Congratulations to the
Philosophy Class of 2020!



Neil Agarwal

Anika Boyd, Phi Sigma Tau

Perry Clements

Daniel Cohen, Cum Laude, Phi Sigma Tau

Carter Hirschorn, 2nd Major

Alec Johnson, 2nd Major, Nishi Luthra Prize, Phi Sigma Tau

Wenjie Li, 2nd Major

Konstantin Nikolaidis

Jamie Reiner, Cum Laude, Nishi Luthra Prize, Phi Sigma Tau

Alyssa Weinrich, 2nd Major

Collin Wettach, Phi Sigma Tau

Alice Xu, Magna Cum Laude, Phi Sigma Tau


Michael Berkowitz

Jack Briamonte

Giles Carr-Locke

Anya Carter

Ingrid Herrenbruck

Desi Isaacson

Benjamin Kosowsky

Sophie Leib-Neri

Henry Wineburgh


The Honors Thesis is a distinguished way to complete the B.A. degree.

Daniel Cohen
Unjustified: Exploring Flaws in Current State Justifications of Punishment and a Defense of Rights Forfeiture
This thesis explores the various justifications behind punishing criminals. Included in this project are the common views of deterrence, retributivism, rehabilitation, and incapacitation. Through a discussion of those theories and a survey of multiple objections, they are all deemed insufficient justifications for punishment. Alternative theories such as duty-based views and restitution are also considered. After considering those theories and objections to them as well, they are also deemed insufficient. The project concludes with a consideration and defense of a rights forfeiture view. The theory that this thesis defends is that the punishment of a criminal is justified because when the criminal violates another person's rights, the criminal forfeits the right they once had against punishment.

Jamie Reiner
Autonomy, Equal Citizenship and Pornography: Interpreting Associated Harms Under a Liberal Framework
I present a discussion surrounding the ethics of pornography. Specifically, I look at if there is broad, moral right to consume pornography as part of a larger right to sexual self-determination. If there is a moral right to consumption of pornography, government restriction would not be permissible. Alternatively, if there does not exist a moral right to pornography, then action taken to curtail its circulation could be permissible. I conclude that based off the harms associated with pornography, through production and consumption, there does not exist a moral right. Understood through a liberal framework, the goal of society is to establish true and equal citizenship. These goals are made difficult in part because of the role of pornography in our society. I conclude that although there does not exist a moral right to consume pornography, regulation is not currently the right path. I suggest that we are in a position of transitional justice, one that demands smaller moves to push us closer to equality. Although there might be a time in the future where regulation could be the best option, presently civic education with a focus on accounting for our own biases and prejudices can lead to a shift in societal attitude. An emphasis on changing attitudes prior to legal regulation can position us closer to equality.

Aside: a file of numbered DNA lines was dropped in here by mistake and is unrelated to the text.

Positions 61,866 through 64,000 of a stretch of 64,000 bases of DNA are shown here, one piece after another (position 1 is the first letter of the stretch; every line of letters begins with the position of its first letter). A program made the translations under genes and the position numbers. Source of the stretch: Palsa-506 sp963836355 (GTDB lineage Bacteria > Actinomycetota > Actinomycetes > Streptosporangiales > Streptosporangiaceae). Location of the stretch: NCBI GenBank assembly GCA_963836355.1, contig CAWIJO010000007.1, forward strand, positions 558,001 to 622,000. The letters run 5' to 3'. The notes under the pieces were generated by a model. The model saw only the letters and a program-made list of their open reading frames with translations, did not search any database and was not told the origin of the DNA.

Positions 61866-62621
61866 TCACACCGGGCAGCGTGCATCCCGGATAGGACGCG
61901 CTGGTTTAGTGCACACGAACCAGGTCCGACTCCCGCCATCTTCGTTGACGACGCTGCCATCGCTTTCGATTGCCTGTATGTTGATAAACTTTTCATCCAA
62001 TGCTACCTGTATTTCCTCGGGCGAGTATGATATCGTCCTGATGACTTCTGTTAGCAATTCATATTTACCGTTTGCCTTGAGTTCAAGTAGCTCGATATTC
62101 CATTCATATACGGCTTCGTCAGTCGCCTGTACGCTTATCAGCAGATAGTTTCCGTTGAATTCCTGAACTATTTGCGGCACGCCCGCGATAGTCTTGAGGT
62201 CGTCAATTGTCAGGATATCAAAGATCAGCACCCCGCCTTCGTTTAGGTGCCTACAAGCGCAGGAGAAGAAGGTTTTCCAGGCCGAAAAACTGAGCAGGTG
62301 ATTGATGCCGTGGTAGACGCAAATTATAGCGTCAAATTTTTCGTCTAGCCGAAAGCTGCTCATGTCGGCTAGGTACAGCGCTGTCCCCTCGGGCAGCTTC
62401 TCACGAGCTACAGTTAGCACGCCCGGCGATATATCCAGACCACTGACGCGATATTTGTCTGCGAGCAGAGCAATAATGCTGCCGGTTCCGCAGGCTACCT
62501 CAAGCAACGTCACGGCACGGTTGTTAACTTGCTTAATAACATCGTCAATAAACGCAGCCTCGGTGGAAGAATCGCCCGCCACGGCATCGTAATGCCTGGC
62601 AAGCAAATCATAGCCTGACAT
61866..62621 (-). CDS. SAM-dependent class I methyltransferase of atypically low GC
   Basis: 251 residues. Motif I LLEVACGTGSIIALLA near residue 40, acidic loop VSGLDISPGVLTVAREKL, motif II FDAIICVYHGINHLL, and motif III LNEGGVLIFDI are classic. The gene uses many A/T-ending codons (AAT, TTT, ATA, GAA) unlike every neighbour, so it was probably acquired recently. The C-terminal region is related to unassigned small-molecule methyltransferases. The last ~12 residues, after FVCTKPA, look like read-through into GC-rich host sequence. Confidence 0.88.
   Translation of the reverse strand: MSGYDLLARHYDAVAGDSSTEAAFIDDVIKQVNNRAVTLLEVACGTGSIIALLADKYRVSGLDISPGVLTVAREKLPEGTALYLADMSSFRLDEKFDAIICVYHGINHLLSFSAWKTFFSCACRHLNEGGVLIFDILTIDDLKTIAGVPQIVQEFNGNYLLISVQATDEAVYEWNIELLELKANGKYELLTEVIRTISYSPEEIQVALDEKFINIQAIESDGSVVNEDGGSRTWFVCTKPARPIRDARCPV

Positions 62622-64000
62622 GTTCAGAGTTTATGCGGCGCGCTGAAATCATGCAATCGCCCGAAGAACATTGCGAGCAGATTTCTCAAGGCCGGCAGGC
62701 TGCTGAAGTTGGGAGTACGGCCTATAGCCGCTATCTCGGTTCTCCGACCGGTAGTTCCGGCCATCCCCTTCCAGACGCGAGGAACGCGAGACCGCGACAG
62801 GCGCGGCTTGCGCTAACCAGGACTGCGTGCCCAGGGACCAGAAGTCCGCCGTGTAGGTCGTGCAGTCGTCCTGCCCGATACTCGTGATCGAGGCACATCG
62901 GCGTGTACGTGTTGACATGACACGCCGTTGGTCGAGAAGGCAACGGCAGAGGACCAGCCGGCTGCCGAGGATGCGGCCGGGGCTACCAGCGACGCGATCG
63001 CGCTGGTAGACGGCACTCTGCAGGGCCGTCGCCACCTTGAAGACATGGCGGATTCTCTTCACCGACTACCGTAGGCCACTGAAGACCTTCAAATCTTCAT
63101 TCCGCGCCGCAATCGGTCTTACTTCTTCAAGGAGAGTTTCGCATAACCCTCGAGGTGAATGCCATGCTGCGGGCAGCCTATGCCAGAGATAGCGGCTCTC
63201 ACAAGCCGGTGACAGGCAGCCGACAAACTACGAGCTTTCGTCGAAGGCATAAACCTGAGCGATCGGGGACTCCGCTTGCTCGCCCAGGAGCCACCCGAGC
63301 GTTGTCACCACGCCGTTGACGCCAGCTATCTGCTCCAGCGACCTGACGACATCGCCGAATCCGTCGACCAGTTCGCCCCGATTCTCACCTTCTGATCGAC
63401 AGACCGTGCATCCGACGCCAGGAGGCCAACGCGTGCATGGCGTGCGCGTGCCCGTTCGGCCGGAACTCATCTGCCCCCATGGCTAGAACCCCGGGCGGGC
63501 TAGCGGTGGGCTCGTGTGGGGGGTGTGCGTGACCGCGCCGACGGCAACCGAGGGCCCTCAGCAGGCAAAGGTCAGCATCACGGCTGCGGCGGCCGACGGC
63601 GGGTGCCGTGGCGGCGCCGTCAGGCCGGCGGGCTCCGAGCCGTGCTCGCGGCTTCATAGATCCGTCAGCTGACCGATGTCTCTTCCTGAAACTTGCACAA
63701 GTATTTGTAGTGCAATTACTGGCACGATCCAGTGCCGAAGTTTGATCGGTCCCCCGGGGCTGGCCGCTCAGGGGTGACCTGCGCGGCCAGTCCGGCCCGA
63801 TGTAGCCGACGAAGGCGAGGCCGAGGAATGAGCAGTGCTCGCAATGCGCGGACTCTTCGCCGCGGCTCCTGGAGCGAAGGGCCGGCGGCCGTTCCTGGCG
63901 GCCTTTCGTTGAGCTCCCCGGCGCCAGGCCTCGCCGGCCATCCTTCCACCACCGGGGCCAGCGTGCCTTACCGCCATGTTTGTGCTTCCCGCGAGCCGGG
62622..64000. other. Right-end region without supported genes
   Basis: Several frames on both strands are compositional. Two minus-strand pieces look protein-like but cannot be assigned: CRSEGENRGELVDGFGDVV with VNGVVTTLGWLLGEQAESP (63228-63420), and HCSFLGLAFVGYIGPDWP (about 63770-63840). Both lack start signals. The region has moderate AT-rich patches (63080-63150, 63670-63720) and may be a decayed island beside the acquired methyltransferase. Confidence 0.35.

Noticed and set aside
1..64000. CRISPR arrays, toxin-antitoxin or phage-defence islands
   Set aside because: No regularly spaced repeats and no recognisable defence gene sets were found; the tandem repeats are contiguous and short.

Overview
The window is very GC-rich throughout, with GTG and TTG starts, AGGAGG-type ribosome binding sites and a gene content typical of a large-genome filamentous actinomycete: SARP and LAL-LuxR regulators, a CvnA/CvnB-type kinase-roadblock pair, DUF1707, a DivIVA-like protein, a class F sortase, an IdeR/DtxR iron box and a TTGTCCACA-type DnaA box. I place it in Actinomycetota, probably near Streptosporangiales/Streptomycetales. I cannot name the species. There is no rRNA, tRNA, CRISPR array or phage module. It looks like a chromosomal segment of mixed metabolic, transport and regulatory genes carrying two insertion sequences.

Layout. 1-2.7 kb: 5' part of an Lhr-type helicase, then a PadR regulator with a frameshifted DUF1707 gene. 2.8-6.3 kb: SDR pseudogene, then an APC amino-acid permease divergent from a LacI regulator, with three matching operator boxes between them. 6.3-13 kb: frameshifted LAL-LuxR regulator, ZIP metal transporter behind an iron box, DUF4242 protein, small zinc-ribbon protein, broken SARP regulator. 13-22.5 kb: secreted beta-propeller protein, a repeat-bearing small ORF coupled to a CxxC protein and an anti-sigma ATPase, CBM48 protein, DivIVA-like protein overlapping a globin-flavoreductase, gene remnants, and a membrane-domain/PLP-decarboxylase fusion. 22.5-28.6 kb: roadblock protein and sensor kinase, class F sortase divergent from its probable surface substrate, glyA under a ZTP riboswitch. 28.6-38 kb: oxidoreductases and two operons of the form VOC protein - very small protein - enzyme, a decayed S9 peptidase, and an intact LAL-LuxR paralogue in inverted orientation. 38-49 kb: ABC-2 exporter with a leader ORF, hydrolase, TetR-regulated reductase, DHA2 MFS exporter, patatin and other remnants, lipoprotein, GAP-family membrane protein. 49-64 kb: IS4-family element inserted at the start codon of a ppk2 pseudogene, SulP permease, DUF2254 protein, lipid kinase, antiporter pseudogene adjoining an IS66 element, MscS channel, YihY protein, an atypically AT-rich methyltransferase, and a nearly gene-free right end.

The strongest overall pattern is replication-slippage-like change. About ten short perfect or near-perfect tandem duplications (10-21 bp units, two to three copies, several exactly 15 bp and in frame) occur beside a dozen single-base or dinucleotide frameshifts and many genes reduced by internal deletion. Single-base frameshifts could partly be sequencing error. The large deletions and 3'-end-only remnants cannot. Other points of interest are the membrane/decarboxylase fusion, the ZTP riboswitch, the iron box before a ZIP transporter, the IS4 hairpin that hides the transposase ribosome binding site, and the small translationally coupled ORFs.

Alice Xu
The Unified Neutral Theory in Ecology and Idealization in Science
Neutral theories play an increasingly important role in explaining biodiversity. Ecologists tend to look at them as null hypotheses/models because of their apparent disconnect from a simple deterministic picture of species composition through competitive exclusion. I contend that this practice stems from the confusing nature of observing stochastic processes in real-world scenarios. In this paper, I argue that the Unified Neutral Theory presents a case in support of the view that stochastic processes are real causal processes and contribute to the explanation for community dynamics no less than deterministic processes.